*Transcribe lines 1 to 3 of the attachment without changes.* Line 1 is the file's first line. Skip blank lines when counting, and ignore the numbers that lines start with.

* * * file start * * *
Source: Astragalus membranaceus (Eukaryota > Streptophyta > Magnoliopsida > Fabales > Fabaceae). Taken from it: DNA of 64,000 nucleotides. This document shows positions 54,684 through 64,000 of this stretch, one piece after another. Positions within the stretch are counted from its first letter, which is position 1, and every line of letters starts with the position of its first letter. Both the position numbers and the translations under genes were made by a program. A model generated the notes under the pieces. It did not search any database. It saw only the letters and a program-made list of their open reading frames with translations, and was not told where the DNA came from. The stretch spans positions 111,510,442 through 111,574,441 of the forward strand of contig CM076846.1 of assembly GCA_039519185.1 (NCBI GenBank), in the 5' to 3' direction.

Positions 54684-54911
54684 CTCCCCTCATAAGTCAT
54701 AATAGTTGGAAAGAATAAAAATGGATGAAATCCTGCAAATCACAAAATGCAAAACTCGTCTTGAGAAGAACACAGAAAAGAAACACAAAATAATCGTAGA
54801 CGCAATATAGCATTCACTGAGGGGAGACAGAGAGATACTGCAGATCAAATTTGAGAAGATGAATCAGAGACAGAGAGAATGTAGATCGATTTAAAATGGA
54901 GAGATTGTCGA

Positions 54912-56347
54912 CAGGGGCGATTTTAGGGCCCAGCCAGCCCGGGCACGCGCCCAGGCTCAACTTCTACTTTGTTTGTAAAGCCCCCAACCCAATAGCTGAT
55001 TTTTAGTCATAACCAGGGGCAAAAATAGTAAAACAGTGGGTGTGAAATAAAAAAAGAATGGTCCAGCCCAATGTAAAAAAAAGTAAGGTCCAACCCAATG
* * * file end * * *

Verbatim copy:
Source: Astragalus membranaceus (Eukaryota > Streptophyta > Magnoliopsida > Fabales > Fabaceae). Taken from it: DNA of 64,000 nucleotides. This document shows positions 54,684 through 64,000 of this stretch, one piece after another. Positions within the stretch are counted from its first letter, which is position 1, and every line of letters starts with the position of its first letter. Both the position numbers and the translations under genes were made by a program. A model generated the notes under the pieces. It did not search any database. It saw only the letters and a program-made list of their open reading frames with translations, and was not told where the DNA came from. The stretch spans positions 111,510,442 through 111,574,441 of the forward strand of contig CM076846.1 of assembly GCA_039519185.1 (NCBI GenBank), in the 5' to 3' direction.

Positions 54684-54911
54684 CTCCCCTCATAAGTCAT